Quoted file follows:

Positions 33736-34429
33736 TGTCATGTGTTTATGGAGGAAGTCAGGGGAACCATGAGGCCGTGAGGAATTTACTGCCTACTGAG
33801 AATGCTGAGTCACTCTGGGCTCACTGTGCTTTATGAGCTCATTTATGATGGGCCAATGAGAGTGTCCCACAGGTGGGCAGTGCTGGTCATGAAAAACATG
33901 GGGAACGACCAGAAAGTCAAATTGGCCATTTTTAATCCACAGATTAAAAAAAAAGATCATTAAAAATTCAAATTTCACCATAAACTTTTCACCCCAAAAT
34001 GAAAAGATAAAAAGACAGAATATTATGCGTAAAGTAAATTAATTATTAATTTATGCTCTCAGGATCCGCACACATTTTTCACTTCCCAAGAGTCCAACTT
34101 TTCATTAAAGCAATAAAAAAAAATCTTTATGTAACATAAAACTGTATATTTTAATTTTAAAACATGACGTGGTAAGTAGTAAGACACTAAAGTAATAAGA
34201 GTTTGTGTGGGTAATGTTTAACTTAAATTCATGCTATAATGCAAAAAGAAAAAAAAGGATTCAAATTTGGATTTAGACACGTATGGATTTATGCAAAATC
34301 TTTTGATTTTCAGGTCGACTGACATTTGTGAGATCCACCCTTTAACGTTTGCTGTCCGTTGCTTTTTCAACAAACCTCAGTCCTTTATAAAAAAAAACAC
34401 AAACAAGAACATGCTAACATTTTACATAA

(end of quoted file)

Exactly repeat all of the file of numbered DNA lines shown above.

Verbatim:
Positions 33736-34429
33736 TGTCATGTGTTTATGGAGGAAGTCAGGGGAACCATGAGGCCGTGAGGAATTTACTGCCTACTGAG
33801 AATGCTGAGTCACTCTGGGCTCACTGTGCTTTATGAGCTCATTTATGATGGGCCAATGAGAGTGTCCCACAGGTGGGCAGTGCTGGTCATGAAAAACATG
33901 GGGAACGACCAGAAAGTCAAATTGGCCATTTTTAATCCACAGATTAAAAAAAAAGATCATTAAAAATTCAAATTTCACCATAAACTTTTCACCCCAAAAT
34001 GAAAAGATAAAAAGACAGAATATTATGCGTAAAGTAAATTAATTATTAATTTATGCTCTCAGGATCCGCACACATTTTTCACTTCCCAAGAGTCCAACTT
34101 TTCATTAAAGCAATAAAAAAAAATCTTTATGTAACATAAAACTGTATATTTTAATTTTAAAACATGACGTGGTAAGTAGTAAGACACTAAAGTAATAAGA
34201 GTTTGTGTGGGTAATGTTTAACTTAAATTCATGCTATAATGCAAAAAGAAAAAAAAGGATTCAAATTTGGATTTAGACACGTATGGATTTATGCAAAATC
34301 TTTTGATTTTCAGGTCGACTGACATTTGTGAGATCCACCCTTTAACGTTTGCTGTCCGTTGCTTTTTCAACAAACCTCAGTCCTTTATAAAAAAAAACAC
34401 AAACAAGAACATGCTAACATTTTACATAA